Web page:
This was in an October 1982 (for a news piece in 1982 it seems way ahead of its time) issue of Inside Sports. (deadspin brought it up again today)

 

http://thestacks.dea...dium=socialflow

 

Really nice read (and its long)


Edited by soxhop411, 24 February 2014 - 04:49 PM.


#14 hbk72777

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Posted 24 February 2014 - 07:04 PM

Another crazy detail from that episode was that the Dodgers offered him $75,000 to get married. Apparently he responded, "You mean to a woman?"

Although not as extroverted with his prejuidice as Billy Martin, Tommy Lasorda didn't cover himself with glory in handling Burke's homosexuality either. There's a very good essay called "Tangled up in Blue" by Peter Richmond about Tommy Lasorda Jr., who was openly gay. It's a tragic story, and Tommy Sr. doesn't come across as the model of tolerance.

<sidenote: Radiolab's great. Their recent episode on the evil that men do, The Bad Show, was excellent.>

 

 

I bought Lasorda's bio cheap on Amazon. You wouldn't even know he had a son after reading it. He only talks about his daughter.



#15 Orel Miraculous

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Posted 24 February 2014 - 08:43 PM

With all of the fanfare that Jason Collins is receiving as the apparent "first openly gay player in a major sport", is Glen Burke's legacy getting shafted here? From all accounts, it seems that all of his teammates and coaches knew he was gay. It also seems that he made little to no effort to hide his sexuality. Maybe the media didn't report it (likely because they were disgusted by it--not because they didn't know), but it seems to me that it's Burke who should officially be recognized as the Jackie Robinson of gay athletes.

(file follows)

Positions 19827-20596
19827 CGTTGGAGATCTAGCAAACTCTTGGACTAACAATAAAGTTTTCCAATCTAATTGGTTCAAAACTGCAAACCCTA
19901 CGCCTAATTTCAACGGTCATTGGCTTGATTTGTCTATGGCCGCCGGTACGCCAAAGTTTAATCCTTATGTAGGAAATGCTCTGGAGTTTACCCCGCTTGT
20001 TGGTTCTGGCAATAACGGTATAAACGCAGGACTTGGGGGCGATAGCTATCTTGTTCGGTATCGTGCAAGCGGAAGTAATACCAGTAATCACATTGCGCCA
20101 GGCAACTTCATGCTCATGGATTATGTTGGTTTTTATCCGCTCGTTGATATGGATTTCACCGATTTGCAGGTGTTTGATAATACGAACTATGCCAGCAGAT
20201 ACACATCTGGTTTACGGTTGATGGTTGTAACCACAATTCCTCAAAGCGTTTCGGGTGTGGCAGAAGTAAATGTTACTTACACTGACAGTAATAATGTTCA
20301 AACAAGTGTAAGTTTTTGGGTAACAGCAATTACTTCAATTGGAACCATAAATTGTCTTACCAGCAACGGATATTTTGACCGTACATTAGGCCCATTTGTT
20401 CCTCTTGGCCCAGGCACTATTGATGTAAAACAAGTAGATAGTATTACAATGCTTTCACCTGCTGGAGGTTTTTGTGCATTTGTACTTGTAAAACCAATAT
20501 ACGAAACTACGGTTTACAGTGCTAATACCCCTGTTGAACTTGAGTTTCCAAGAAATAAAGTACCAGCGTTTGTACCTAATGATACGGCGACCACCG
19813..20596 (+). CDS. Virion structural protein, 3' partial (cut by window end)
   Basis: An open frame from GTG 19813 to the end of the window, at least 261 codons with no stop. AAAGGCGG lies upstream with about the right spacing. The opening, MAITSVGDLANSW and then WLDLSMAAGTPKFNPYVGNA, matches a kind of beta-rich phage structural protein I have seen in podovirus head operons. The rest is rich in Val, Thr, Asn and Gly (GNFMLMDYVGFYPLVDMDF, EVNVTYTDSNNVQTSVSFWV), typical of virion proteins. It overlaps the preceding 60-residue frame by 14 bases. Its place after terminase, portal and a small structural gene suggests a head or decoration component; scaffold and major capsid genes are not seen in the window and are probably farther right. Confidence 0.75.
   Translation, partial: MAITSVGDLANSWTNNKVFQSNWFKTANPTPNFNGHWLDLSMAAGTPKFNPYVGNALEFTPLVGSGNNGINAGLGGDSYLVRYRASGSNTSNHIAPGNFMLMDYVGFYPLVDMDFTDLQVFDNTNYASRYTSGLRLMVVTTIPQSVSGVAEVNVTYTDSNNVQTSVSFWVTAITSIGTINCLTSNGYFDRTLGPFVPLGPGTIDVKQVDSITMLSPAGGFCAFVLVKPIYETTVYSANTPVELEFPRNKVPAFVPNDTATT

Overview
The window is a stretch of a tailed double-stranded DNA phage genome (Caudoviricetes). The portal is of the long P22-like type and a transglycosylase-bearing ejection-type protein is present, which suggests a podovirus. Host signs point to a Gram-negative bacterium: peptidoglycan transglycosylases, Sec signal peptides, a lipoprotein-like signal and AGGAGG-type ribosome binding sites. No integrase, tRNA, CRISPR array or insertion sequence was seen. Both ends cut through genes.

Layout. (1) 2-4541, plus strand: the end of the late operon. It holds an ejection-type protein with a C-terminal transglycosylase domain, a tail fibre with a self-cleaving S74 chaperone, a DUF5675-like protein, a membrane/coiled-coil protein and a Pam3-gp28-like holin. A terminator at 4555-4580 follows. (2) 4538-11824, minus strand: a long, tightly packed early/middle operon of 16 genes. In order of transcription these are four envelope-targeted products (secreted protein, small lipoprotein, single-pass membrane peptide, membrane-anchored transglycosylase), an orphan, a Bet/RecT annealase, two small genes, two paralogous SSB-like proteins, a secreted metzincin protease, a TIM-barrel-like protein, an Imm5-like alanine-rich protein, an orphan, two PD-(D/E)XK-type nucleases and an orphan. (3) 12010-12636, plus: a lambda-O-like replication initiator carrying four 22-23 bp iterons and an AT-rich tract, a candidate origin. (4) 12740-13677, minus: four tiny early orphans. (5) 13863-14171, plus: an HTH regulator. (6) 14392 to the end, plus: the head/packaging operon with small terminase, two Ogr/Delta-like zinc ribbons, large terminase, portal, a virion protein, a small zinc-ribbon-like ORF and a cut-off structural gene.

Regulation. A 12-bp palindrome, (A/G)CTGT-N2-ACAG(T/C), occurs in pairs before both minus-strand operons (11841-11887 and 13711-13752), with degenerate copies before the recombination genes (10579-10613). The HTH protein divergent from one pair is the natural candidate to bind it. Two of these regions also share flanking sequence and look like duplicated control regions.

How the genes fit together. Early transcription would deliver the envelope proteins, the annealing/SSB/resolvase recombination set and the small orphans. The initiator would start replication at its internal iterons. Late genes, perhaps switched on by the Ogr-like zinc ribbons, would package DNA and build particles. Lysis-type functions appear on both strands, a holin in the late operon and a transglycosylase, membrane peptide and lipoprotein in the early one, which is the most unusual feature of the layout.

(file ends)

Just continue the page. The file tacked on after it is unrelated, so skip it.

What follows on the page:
#16 HriniakPosterChild

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Posted 24 February 2014 - 11:31 PM

Perhaps Burke should be recognized as the Moses Fleetwood Walker of gay athletes.

 

--

Edit: typo


Edited by HriniakPosterChild, 24 February 2014 - 11:32 PM.


#17 Orel Miraculous

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Posted 25 February 2014 - 07:56 AM

I mean, the more I think about it, the more I think we're whitewashing history here. Burke was openly gay. He didn't hide it. But his story is dark, and sad, and it reveals the ugly side of human nature so we don't tell it. Jason Collins's story, on the other hand, is happy, and triumphant, and it show's how great we all are, so people rightly want to celebrate it. But in reality, I don't see how Burke wasn't the first openly gay player, and, ultimately, I think his story is one that needs to be told.


Edited by Orel Miraculous, 25 February 2014 - 07:58 AM.


#18 Smiling Joe Hesketh